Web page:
Oedipus: A Folklore Casebook

Overview

Classicist Lowell Edmunds and folklorist Alan Dundes both note that ?the Oedipus tale is not likely to ever fade from view in Western civilization, [as] the tale continues to pack a critical family drama into a timeless form.? Looking beyond the story related in Sophocles? drama?the ancient Theban myth of the son who unknowingly kills his father and marries his mother?Oedipus: A Folklore Casebook examines variations of the tale from Africa and South America to Eastern Europe and the Pacific. Taking sociological, ...

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Oedipus: A Folklore Casebook

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Overview

Classicist Lowell Edmunds and folklorist Alan Dundes both note that “the Oedipus tale is not likely to ever fade from view in Western civilization, [as] the tale continues to pack a critical family drama into a timeless form.” Looking beyond the story related in Sophocles’ drama—the ancient Theban myth of the son who unknowingly kills his father and marries his mother—Oedipus: A Folklore Casebook examines variations of the tale from Africa and South America to Eastern Europe and the Pacific. Taking sociological, psychological, anthropological, and structuralist perspectives, the nineteen essays reveal the complexities and multiple meanings of this centuries-old tale.
    In addition to the well-known interpretations of the Oedipus myth by Sigmund Freud and James Frazer, this casebook includes insightful selections by an international group of scholars. Essays on a Serbian Oedipus legend by Friedrich Krauss and on a Gypsy version by Mirella Karpati, for example, stress the psychological stages of atonement after the Oedipus figure learns the truth about his actions. Anthropologist Melford E. Spiro investigates the myth’s appearance in Burma and the significance of the mother’s identification with the dragon (the sphinx figure). Vladimir Propp’s essay, translated into English for the first time, and Lowell Edmunds’s theoretical review discuss the relation of the Oedipus story to the larger study of folklore. The result is a comprehensive and fascinating casebook for students of folklore, classical mythology, anthropology, and sociology.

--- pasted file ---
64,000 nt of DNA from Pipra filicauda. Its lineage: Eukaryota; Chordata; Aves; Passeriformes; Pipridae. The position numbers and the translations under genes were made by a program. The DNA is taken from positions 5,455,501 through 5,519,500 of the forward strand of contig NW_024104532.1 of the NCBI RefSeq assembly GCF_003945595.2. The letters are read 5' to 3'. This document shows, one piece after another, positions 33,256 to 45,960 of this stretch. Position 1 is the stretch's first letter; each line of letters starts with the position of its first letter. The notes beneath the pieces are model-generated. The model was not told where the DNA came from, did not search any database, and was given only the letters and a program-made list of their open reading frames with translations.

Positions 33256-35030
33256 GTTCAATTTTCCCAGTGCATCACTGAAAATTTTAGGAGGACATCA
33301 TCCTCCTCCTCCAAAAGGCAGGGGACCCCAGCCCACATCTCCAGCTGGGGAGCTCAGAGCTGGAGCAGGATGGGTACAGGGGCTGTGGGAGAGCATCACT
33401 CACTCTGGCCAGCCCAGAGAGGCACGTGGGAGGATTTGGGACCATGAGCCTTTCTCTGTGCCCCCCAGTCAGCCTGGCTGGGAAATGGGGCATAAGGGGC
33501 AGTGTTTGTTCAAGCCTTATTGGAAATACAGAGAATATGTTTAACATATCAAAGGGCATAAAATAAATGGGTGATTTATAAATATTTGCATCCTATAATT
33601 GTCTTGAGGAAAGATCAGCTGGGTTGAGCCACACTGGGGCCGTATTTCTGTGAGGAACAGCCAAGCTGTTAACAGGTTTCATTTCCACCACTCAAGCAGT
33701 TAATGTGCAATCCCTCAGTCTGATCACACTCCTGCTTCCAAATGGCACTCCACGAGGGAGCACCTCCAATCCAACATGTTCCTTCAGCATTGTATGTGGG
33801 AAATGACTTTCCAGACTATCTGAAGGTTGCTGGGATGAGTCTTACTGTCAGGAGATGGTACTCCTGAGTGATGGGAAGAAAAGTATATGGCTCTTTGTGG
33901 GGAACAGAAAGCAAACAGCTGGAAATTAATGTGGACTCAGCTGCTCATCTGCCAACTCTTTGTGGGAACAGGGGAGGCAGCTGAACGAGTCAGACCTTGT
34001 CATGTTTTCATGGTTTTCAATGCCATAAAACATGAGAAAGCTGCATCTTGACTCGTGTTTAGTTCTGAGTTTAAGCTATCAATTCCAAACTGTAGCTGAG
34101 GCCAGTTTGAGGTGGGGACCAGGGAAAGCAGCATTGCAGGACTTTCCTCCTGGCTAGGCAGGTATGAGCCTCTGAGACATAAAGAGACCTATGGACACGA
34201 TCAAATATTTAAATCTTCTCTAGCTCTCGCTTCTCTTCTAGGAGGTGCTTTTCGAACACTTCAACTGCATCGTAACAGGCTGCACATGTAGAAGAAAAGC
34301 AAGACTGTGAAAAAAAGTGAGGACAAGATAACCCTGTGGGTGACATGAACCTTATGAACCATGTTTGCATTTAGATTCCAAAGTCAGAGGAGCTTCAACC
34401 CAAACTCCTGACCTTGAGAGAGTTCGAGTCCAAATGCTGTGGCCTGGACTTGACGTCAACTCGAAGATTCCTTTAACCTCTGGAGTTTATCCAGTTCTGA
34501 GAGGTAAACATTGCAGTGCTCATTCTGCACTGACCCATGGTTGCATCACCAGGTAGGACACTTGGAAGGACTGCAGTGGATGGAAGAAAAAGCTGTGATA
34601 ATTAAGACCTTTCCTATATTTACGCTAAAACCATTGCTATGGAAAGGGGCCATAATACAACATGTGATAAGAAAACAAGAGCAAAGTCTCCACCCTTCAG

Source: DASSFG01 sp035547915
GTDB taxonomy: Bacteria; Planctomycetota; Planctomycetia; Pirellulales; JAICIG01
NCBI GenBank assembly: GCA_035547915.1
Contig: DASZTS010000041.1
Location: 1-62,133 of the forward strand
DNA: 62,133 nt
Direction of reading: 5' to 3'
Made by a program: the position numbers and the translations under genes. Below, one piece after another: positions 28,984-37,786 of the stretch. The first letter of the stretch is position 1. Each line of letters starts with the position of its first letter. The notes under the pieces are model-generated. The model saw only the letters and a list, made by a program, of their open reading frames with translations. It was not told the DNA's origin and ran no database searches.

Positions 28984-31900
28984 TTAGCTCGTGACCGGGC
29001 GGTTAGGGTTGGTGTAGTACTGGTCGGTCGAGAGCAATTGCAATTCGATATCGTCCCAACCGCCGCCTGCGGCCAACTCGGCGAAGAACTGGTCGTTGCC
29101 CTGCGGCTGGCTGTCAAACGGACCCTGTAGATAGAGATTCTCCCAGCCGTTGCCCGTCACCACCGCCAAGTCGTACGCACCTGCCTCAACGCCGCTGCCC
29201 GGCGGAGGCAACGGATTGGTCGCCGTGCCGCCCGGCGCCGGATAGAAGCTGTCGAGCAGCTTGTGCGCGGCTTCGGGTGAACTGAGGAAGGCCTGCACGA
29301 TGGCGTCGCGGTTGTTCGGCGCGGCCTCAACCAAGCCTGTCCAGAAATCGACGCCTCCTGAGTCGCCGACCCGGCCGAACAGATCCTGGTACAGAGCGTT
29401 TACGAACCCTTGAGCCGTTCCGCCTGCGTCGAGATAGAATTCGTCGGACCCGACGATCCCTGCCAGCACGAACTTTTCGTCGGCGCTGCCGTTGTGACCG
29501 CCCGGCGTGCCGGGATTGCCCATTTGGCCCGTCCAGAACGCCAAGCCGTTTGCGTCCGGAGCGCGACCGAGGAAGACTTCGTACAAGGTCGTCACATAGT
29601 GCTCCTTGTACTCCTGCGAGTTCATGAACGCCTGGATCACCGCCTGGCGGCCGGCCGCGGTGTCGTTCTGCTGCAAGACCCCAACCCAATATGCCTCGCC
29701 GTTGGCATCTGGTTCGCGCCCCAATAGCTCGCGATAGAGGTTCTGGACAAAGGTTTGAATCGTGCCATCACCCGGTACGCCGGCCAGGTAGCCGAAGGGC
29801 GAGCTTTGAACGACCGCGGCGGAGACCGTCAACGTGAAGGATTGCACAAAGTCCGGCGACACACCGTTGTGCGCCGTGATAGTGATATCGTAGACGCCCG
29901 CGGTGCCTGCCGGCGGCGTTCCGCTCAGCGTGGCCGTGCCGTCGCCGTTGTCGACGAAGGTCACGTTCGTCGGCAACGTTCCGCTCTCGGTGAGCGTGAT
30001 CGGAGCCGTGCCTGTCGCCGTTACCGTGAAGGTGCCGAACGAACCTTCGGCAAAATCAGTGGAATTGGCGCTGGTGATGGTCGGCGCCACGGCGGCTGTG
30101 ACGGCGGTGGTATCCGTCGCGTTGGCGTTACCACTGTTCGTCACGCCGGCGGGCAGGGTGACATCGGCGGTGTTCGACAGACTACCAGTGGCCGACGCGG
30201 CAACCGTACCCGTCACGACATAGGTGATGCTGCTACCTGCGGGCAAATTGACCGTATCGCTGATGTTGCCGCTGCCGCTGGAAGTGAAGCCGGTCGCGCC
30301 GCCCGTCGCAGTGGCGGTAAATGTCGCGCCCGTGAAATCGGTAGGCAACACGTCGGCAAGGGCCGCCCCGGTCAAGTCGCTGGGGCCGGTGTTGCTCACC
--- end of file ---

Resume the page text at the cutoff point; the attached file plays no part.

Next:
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Editorial Reviews

From the Publisher
“Classicist Edmunds and folklorist Dundes provide a superb anthology.”—Robert A. Segal, Religious Studies Review
Booknews
Essays translated from articles originally written in French, German, Italian, Modern Greek, and Russian detail oral tales from many cultures having the same story line and themes as the ancient Oedipus legend. They consider the possible relationships between modern oral and both medieval and classical literary versions, and look at 20th- century interpretation of the Sophoclean version of the narrative by Freud. No index. Paper edition (unseen), $17.95. Annotation c. Book News, Inc., Portland, OR (booknews.com)
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Product Details

  • ISBN-13: 9780299148508
  • Publisher: University of Wisconsin Press
  • Publication date: 9/1/1995
  • Pages: 284
  • Product dimensions: 6.00 (w) x 9.00 (h) x 0.80 (d)

Meet the Author

Lowell Edmunds is professor of classics at Rutgers University. He is the author of many books including Myth in Homer: A Handbook and Approaches to Greek Mythology.  Alan Dundes is professor of folklore and anthropology at the University of California, Berkeley. His other casebooks published by the University of Wisconsin Press include Folk Law, The Cockfight, The Evil Eye, Little Red Riding Hood, Cinderella, and The Blood Libel Legend. He is also the author of Parsing through Customs: Essays by a Freudian Folklorist.

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Table of Contents

Introduction
Oedipus Rex in Albania 3
The Oedipus Legend in South Slavic Folk Tradition 10
An Oedipus Myth in Gypsy Tradition 23
The Legend of Oedipus 28
Oedipus in Alur Folklore 35
Oedipus in Bushman Folklore 39
Oedipus in Papuan Folklore 43
The Dragon of Tagaung 47
Oedipus-Type Tales in Oceania 56
Oedipus in the Light of Folklore 76
Is the Legend of Oedipus a Folktale? 122
On the Oedipus Myth 133
The Sphinx in the Oedipus Legend 147
Freud on Oedipus 174
Oedipus and Erichthonius: Some Observations of Paradigmatic and Syntagmatic Order 179
Cu-chulainn and the Origin of Totemism 197
The Oedipus Complex in Burma 203
Why Oedipus Killed Laius: A Note on the Complementary Oedipus Complex in Greek Drama 215
The Indian Oedipus 234
Suggestions for Further Reading on Oedipus: A Selected Bibliography 265
Bibliographical Addendum 271
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